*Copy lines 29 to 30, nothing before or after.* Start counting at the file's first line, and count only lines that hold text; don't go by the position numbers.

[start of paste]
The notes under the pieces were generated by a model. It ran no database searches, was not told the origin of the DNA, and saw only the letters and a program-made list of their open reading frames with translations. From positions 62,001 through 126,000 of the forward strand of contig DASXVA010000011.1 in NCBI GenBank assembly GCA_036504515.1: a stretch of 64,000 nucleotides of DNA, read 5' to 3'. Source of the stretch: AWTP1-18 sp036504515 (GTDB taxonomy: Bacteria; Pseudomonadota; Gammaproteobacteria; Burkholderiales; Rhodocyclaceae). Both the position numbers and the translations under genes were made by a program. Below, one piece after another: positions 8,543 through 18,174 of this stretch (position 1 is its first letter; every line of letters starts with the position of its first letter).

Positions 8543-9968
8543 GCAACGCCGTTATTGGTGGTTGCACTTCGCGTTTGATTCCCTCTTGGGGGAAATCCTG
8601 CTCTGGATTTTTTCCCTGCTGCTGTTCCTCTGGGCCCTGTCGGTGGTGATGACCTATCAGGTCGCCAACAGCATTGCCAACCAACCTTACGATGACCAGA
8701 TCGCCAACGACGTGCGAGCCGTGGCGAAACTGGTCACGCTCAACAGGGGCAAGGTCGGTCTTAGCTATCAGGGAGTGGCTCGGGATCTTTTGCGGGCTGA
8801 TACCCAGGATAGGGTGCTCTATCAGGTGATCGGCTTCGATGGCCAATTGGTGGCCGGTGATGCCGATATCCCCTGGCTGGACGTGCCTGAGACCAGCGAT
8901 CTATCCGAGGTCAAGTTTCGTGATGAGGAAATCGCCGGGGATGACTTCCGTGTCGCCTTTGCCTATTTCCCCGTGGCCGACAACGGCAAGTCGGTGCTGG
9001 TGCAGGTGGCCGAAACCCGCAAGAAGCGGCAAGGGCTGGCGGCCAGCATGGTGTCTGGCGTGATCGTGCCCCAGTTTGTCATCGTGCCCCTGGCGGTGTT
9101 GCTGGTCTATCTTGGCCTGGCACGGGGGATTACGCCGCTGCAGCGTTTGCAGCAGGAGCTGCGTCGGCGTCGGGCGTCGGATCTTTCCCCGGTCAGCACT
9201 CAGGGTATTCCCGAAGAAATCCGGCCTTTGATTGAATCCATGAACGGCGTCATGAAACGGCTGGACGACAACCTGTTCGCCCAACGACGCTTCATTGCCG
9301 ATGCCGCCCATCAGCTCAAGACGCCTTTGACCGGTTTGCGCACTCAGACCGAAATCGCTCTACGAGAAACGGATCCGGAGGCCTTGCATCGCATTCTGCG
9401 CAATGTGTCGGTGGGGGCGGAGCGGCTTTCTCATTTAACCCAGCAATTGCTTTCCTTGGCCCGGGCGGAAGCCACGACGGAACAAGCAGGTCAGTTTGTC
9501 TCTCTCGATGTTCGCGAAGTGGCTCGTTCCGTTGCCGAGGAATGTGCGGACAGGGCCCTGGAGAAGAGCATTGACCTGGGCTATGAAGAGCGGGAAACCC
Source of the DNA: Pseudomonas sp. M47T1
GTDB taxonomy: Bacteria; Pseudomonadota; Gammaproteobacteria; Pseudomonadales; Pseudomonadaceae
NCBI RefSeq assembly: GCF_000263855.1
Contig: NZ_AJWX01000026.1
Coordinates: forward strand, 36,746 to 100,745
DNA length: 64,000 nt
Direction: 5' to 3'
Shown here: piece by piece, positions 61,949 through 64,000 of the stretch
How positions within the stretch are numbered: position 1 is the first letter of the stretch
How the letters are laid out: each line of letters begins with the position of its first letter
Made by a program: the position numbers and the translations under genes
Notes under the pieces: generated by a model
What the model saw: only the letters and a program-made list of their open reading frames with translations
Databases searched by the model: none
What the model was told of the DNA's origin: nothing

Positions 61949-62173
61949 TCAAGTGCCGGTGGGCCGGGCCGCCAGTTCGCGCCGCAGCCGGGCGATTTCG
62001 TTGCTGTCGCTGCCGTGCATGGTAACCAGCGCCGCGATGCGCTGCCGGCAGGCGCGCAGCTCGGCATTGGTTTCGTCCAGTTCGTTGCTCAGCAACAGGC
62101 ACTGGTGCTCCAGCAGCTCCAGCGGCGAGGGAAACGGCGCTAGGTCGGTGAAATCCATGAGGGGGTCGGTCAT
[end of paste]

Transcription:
Positions 61949-62173
61949 TCAAGTGCCGGTGGGCCGGGCCGCCAGTTCGCGCCGCAGCCGGGCGATTTCG